A warrantless search of an automobile is justified "where police have probable cause to believe that the vehicle contains contraband or evidence of criminal activity," State v. Martin, 87 N.J. 561, 567, 436 A.2d 96 (1981), "or in connection with the search for weapons on an objectively-reasonable belief that an occupant of the vehicle is dangerous and may gain access to weapons." State v. Pierce, supra, 136 N.J. at 205. The trial Judge concluded that the trooper had probable cause under the first justification but not the second.
The surrounding circumstances sufficiently created probable cause that criminal activity had occurred or was occurring. The trooper had more than furtive gestures upon which to form probable cause. See State v. Lund, 119 N.J. 35, 47, 573 A.2d 1376 (1990). Along with the furtive gestures, the trooper observed the canister at defendant's feet which corroborated his suspicion that defendant had attempted to conceal or retrieve a weapon but had been unable to do so. Further, after defendant exited the vehicle, the trooper noticed that his eyes were bloodshot, his pupils were abnormal, he avoided eye contact, was nervous, and, more importantly, denied knowledge of the existence of the canister that was located at his feet. See State v. Young, 87 N.J. 132, 144, 432 A.2d 874 (1981) ("defendant's disavowal of ownership or knowledge of the suitcase increased the trooper's suspicions"). Based on those observations and detecting no odor of alcohol, the trooper testified that he reasonably believed that defendant was under the influence of a narcotic. Furthermore, he determined from the Turnpike ticket, and the passenger's statement, that defendant had lied when he said that he had traveled from Jersey City.
The totality of the circumstances were suitable factors allowing the trooper to reasonably believe that a weapon or contraband was in the vehicle. See State v. Lund, supra, 119 N.J. at 48. Specifically, given the totality of the circumstances, and given the fact that the location of the canister matched defendant's furtive gestures, the trooper had probable cause to suspect that the canister contained the contraband. Therefore, we agree with the trial Judge that the opening of the canister was a valid search.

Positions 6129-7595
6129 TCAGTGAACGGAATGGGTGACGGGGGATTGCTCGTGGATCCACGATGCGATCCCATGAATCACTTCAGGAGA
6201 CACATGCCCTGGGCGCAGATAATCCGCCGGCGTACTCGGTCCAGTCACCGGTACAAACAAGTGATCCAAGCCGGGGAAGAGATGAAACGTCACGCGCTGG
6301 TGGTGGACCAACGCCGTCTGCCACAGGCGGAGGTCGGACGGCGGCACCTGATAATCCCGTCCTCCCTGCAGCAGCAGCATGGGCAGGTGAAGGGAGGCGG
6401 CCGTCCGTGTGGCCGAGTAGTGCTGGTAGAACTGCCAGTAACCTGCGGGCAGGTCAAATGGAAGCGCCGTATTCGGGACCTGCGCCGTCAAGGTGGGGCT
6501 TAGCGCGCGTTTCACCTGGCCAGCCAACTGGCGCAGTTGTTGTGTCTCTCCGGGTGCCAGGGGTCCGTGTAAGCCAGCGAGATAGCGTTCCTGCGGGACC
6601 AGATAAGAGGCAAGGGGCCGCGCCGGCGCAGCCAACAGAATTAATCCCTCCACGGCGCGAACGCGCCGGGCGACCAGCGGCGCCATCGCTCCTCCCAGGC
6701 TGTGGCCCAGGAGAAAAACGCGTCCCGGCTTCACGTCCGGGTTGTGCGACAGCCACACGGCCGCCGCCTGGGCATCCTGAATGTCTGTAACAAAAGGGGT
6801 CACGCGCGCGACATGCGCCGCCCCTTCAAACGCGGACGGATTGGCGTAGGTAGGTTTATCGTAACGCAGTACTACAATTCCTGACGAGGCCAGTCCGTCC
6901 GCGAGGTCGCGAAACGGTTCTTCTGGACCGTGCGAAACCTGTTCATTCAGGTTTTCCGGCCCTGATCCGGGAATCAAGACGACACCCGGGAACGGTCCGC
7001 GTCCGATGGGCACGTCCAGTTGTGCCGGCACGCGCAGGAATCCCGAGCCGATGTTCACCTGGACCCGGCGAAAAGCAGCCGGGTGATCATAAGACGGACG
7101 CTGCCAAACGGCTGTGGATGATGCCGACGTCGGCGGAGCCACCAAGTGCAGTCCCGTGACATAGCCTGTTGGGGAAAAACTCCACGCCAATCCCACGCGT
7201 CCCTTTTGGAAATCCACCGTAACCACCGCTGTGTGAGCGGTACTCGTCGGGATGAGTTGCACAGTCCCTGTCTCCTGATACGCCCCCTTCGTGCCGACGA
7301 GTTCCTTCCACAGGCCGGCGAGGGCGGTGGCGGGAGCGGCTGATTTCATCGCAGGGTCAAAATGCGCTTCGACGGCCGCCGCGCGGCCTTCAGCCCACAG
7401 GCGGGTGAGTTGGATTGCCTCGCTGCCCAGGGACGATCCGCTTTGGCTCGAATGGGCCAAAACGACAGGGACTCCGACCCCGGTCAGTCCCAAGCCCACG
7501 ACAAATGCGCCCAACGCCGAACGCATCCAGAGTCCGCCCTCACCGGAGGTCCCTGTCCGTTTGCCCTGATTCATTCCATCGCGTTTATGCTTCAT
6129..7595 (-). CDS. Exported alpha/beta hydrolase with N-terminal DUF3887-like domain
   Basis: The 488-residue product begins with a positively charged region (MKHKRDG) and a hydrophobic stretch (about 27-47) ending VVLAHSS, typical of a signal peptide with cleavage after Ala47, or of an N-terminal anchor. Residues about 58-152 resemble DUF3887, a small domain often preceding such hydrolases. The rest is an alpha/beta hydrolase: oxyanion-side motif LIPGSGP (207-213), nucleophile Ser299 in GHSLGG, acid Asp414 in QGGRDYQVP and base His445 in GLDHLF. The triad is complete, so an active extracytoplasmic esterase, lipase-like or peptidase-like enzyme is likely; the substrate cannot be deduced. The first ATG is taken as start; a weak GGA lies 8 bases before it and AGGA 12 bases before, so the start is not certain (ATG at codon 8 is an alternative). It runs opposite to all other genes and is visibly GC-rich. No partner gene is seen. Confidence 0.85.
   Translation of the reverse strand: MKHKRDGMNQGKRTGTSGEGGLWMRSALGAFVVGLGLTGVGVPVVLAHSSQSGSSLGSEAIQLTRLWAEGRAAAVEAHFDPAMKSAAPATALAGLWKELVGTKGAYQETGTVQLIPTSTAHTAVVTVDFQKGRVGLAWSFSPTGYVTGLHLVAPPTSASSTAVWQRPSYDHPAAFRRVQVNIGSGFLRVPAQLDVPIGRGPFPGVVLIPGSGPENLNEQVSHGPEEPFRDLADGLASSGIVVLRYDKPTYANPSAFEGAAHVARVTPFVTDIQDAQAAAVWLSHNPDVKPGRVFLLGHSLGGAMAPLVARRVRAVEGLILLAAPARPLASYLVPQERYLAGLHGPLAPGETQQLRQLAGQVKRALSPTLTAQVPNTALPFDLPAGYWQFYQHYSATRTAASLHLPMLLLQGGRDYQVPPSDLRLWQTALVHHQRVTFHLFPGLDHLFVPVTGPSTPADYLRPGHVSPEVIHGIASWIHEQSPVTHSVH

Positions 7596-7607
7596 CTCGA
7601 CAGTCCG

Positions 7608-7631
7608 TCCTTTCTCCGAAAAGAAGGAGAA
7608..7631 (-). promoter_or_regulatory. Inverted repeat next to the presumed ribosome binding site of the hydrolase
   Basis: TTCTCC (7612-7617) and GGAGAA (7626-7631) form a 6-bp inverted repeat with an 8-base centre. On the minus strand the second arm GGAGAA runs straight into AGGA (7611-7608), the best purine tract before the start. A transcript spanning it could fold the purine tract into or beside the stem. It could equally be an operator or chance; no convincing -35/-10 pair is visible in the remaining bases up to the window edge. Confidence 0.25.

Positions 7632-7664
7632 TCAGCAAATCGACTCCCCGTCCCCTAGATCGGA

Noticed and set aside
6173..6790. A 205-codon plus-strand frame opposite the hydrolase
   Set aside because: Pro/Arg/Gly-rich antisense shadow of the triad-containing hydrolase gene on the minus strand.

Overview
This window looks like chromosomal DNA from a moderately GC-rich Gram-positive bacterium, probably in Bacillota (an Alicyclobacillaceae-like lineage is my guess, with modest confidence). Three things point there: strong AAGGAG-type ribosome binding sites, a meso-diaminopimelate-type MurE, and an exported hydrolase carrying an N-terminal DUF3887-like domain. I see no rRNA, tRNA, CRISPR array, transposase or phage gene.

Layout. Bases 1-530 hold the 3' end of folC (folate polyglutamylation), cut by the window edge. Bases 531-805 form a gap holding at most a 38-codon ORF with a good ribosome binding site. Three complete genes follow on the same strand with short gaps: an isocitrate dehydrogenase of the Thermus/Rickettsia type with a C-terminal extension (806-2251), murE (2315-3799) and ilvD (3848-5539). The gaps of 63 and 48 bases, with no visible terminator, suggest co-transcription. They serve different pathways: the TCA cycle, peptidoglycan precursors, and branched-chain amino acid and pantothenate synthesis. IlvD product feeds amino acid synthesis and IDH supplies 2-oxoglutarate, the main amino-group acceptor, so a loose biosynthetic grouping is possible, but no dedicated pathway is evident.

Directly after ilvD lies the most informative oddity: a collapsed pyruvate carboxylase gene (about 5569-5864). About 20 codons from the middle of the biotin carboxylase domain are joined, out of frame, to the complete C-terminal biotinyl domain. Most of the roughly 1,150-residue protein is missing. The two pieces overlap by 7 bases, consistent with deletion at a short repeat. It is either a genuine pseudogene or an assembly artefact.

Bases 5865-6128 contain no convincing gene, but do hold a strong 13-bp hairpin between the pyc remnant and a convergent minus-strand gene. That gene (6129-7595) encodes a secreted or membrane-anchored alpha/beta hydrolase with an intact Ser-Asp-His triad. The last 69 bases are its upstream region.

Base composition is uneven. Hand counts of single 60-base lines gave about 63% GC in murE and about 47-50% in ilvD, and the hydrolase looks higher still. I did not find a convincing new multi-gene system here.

In view of our Conclusion under Point II above, defendant's conviction is reversed and the matter is remanded for a new trial in accord with this opinion.
WEFING, J.A.D., Concurring.
I agree with my colleagues that defendant's prosecution in New Jersey was not precluded by his earlier federal court convictions for conspiracy to distribute cocaine and violation of the Travel Act. I also concur with their Conclusion that the trooper had probable cause to search defendant's vehicle. Further, I agree that in the context of this matter, and the record that is presented here, the trial court's failure to instruct the jury in accordance with State v. Hampton, 61 N.J. 250, 294 A.2d 23 (1972) and N.J.R.E. 104(c) was reversible error, even when defendant did not except to the charge as given. I write separately to address the issue raised by the trial court's failure to include within its instructions the principles enunciated in State v. Hampton, 61 N.J. 250, 294 A.2d 23 (1972) and N.J.R.E. 104(c).
This case is factually distinguishable from State v. Jordan, N.J. Super. (App. Div. 1995) in which we concluded that where a defendant has given two conflicting statements to the police, both of which are admitted at trial, failure to instruct the jury in accordance with State v. Hampton and N.J.R.E. 104(c) is not plain error for in such an instance the jury "had to know and understand that they would have to decide which of these versions was credible." State v. Jordan, N.J. Super. at . We noted in Jordan that defendant admitted killing the victim but contended it was an accident. We considered the record in Jordan in "sharp contrast to situations in which a defendant at trial denies either the act or the confession or both." Id.
The record presented here, however, has no such saving features. I thus agree with my colleagues that defendant's conviction must be reversed and the matter remanded for a new trial.